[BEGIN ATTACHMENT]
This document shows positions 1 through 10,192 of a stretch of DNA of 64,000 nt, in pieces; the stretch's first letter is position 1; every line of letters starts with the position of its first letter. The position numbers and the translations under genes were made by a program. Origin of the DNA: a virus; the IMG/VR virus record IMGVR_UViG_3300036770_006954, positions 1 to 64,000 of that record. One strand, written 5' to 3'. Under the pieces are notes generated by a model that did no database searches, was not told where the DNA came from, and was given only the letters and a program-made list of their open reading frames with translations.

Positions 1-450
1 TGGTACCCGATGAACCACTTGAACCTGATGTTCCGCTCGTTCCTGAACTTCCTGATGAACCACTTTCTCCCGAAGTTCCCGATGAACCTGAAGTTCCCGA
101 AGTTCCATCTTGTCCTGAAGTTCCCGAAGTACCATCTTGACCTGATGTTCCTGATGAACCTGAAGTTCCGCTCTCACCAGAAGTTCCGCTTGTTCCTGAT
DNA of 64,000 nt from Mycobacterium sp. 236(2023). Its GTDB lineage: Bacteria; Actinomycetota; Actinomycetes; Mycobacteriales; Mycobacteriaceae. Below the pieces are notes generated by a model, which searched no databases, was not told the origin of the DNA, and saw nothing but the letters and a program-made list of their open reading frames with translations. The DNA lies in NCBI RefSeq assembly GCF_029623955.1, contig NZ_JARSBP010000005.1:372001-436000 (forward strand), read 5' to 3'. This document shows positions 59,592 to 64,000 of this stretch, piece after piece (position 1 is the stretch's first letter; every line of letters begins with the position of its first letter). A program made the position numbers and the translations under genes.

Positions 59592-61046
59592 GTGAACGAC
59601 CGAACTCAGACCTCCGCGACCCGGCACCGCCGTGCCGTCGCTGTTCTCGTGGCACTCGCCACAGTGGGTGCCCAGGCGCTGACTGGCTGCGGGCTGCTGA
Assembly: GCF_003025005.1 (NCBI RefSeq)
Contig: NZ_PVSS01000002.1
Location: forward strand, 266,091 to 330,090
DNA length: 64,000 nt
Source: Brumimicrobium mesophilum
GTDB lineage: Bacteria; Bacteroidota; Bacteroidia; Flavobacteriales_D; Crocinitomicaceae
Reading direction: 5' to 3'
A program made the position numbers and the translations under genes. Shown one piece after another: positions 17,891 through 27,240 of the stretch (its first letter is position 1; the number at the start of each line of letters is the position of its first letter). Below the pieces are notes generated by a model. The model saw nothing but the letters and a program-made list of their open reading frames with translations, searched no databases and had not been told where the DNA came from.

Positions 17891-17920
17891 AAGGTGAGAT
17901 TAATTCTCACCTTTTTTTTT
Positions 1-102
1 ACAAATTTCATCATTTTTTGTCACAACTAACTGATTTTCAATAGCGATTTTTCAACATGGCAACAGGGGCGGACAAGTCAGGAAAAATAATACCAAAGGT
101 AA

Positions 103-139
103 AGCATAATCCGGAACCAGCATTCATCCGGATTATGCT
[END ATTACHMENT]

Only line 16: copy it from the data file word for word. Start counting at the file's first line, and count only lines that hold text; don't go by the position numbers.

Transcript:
A program made the position numbers and the translations under genes. Shown one piece after another: positions 17,891 through 27,240 of the stretch (its first letter is position 1; the number at the start of each line of letters is the position of its first letter). Below the pieces are notes generated by a model. The model saw nothing but the letters and a program-made list of their open reading frames with translations, searched no databases and had not been told where the DNA came from.